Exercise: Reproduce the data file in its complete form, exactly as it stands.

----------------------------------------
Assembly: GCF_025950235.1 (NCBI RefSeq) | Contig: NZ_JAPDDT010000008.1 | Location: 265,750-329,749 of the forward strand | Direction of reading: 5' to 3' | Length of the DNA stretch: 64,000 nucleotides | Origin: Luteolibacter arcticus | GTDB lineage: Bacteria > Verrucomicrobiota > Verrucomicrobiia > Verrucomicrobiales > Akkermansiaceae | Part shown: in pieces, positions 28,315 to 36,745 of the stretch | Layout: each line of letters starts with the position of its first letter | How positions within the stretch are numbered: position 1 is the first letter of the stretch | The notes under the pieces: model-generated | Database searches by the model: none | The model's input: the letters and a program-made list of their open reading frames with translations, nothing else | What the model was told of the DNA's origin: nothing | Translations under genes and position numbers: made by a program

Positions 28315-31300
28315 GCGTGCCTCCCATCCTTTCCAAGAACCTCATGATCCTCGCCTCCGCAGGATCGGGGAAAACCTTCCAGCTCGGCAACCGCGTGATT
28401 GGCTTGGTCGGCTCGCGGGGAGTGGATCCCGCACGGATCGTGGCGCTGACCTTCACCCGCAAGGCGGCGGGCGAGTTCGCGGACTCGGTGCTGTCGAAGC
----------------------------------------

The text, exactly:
Assembly: GCF_025950235.1 (NCBI RefSeq) | Contig: NZ_JAPDDT010000008.1 | Location: 265,750-329,749 of the forward strand | Direction of reading: 5' to 3' | Length of the DNA stretch: 64,000 nucleotides | Origin: Luteolibacter arcticus | GTDB lineage: Bacteria > Verrucomicrobiota > Verrucomicrobiia > Verrucomicrobiales > Akkermansiaceae | Part shown: in pieces, positions 28,315 to 36,745 of the stretch | Layout: each line of letters starts with the position of its first letter | How positions within the stretch are numbered: position 1 is the first letter of the stretch | The notes under the pieces: model-generated | Database searches by the model: none | The model's input: the letters and a program-made list of their open reading frames with translations, nothing else | What the model was told of the DNA's origin: nothing | Translations under genes and position numbers: made by a program

Positions 28315-31300
28315 GCGTGCCTCCCATCCTTTCCAAGAACCTCATGATCCTCGCCTCCGCAGGATCGGGGAAAACCTTCCAGCTCGGCAACCGCGTGATT
28401 GGCTTGGTCGGCTCGCGGGGAGTGGATCCCGCACGGATCGTGGCGCTGACCTTCACCCGCAAGGCGGCGGGCGAGTTCGCGGACTCGGTGCTGTCGAAGC